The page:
When I lived in Santa Monica I had a regular exercise routine consisting mainly of yoga and bicycle riding. That was gone and I needed to do something. So I went on-line looking for fitness routines that could be done pretty much anywhere without any special equipment. I started doing a 25 minute workout I found on some website every day before breakfast, which I still do now that I'm back in the USA. It's got push-ups, crunches, squats and some other stuff.

I also spent some time in Japan with my friend Patrick Reynolds who runs a thing called the Peak Condition Project. My friend Ren did the program and it really made a big difference. I haven't done the program, but I did listen to Patrick lecture me about my lousy eating habits, and I've endeavored to change those -- fewer carbs, more vegetables (Fritos are not vegetables), less food at night, etc.

The ancient Buddhists were not allowed to eat after noon. Very few Buddhists follow that these days. In fact, in Zen retreats they have a cute way of cheating in which they refer to breakfast and lunch as meals and to dinner as "medicine." It's like supposedly observant Jews who hire gentiles to turn their lights on during the Sabbath. It pays lip service to the tradition but ignores the spirit behind it.

Nishijima, by the way, bucks this system. He calls dinner a meal during his retreats, and does the meal chant at night too (it's usually skipped at night at Zen retreats because you don't chant for "medicine"). I've kept Nishijima's tradition at my own retreats. I prefer the honesty of doing it that way.

In Buddhism we say that body and mind are the same. Unfortunately, too many in the Zen world see Zen as a purely mental exercise and ignore their bodies. I don't really trust fat Zen masters. I saw a video of one American master doing his prostrations and I really worried whether he was gonna have a heart attack with all the bulk he was carrying.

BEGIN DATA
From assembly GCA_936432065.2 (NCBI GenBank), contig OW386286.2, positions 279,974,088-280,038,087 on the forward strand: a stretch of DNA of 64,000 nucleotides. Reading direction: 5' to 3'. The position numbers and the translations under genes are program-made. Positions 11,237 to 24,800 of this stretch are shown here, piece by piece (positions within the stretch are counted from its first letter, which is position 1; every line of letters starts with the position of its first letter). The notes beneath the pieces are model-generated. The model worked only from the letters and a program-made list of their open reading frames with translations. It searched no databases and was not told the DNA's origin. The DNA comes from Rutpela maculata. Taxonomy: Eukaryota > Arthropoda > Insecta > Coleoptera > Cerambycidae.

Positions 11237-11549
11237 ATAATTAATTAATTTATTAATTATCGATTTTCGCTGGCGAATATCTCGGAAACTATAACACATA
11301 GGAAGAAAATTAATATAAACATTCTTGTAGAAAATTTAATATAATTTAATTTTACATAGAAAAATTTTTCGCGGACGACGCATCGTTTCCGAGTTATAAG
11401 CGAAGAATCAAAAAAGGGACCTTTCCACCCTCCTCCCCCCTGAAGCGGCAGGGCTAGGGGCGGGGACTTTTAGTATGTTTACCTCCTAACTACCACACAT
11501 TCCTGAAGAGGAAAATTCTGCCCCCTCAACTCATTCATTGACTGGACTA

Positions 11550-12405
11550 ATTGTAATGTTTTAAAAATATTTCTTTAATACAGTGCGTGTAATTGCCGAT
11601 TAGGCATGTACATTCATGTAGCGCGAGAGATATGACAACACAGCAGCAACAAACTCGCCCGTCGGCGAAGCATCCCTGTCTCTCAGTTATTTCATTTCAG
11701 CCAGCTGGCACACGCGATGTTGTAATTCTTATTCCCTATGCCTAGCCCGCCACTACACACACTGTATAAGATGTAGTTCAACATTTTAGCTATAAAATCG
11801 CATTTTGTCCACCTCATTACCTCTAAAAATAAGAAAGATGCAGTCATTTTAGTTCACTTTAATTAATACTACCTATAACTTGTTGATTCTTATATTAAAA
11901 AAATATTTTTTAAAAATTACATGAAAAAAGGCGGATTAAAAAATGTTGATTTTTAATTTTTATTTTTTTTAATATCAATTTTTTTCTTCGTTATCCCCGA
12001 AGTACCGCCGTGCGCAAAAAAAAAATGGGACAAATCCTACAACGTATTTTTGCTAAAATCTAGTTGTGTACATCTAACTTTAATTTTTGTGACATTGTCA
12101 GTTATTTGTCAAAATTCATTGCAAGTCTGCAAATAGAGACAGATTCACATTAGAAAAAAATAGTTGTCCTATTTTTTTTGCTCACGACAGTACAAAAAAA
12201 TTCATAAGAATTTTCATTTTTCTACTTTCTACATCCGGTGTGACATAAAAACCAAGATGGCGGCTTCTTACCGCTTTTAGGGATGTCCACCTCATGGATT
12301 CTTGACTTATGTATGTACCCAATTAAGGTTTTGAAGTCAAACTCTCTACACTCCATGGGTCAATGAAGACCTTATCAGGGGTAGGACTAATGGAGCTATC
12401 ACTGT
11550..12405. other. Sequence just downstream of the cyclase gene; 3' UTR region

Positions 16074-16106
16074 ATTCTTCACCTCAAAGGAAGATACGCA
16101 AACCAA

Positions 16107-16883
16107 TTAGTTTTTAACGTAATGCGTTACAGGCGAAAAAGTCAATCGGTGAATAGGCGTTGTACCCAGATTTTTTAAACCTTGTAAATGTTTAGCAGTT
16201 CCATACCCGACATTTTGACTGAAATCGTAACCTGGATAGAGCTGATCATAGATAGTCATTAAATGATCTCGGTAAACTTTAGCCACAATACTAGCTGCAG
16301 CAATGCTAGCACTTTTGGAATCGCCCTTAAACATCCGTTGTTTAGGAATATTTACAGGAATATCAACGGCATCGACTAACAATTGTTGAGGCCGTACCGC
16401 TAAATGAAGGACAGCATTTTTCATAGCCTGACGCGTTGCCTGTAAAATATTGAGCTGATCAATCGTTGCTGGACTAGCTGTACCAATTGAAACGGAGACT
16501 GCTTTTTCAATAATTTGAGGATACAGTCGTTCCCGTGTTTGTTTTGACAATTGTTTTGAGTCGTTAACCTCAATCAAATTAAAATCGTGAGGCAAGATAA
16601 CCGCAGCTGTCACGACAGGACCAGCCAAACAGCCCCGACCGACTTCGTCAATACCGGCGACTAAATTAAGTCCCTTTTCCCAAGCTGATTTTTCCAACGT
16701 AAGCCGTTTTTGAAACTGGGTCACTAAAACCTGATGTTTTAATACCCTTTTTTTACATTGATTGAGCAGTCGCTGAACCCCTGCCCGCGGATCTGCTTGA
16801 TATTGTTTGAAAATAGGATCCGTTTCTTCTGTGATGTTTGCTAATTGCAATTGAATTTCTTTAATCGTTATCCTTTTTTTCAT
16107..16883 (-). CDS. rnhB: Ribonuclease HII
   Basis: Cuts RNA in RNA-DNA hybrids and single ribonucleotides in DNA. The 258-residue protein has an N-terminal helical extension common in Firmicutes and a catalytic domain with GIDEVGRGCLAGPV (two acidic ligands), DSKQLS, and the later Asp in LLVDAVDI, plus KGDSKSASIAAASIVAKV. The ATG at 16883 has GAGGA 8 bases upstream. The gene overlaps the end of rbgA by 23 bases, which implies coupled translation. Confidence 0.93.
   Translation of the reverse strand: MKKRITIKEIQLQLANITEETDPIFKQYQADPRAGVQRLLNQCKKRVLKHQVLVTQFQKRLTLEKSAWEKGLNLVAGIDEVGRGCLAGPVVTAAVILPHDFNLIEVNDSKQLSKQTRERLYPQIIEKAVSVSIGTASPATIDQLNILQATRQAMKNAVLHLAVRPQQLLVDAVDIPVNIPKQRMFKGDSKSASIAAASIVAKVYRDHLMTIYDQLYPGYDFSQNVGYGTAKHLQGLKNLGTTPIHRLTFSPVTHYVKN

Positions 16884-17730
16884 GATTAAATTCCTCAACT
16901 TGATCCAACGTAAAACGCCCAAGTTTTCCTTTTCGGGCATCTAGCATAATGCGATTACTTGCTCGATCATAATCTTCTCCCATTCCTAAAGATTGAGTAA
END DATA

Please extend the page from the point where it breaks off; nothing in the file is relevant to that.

I'm not talking about middle-aged people who are carrying a bit of extra around. That's not such a big deal. But there are some truly obese Zen masters out there and I really wonder about that.

I once read a piece by some author talking about what it takes to be a professional writer. One of the points he stressed was physical fitness. Writing is a job where you sit around a lot. It's easy to get fat and soft. But, said the author, the condition of your body affects the condition of your mind. You can't be a good writer if you don't take care of your body.

I wish I could recall who wrote that, because I fully agree. I believe Zen practice absolutely requires you to take care of your physical condition. You need to exercise and take care of your nutrition. Body and mind are one. You can't expect to free your mind while abusing the rest of your body.

Nishijima Roshi chants the full Buddhist meal chant before every meal he eats, even when he's at home by himself. I haven't started this myself, although I have started doing the very short version of it at most meals. I read once that cultures with meal rituals have less obesity than those without. I can see why. Eating is important. It should not be taken lightly. Even vegetarians like me have to kill other forms of life in order to sustain ourselves. This is some heavy stuff.

So no, I'm not doing wheat grass shots or abstaining from food after noon. But I do try to be careful of what I eat and I make a point of doing exercise every day, no matter how much I hate it -- and I assure you I do hate it. A lot. But it makes me feel good. So it must be good. I'm no body builder, but I'm not fat and I plan to keep it that way. I try to deal with physical fitness and nutrition in a balanced way. It's important not to take even being healthy too far.

Sunday, August 01, 2010

Young And Dumb



Here's me and my 14 year old niece Skylar Goldman performing the Rubber City Rebels' single "Young And Dumb" in my sister's kitchen on August 1, 2010.

Corrupting the youth! YEAH!

(By the way, I'm not left-handed. We did this using Mac's Photobooth application, which automatically makes a mirror image video.)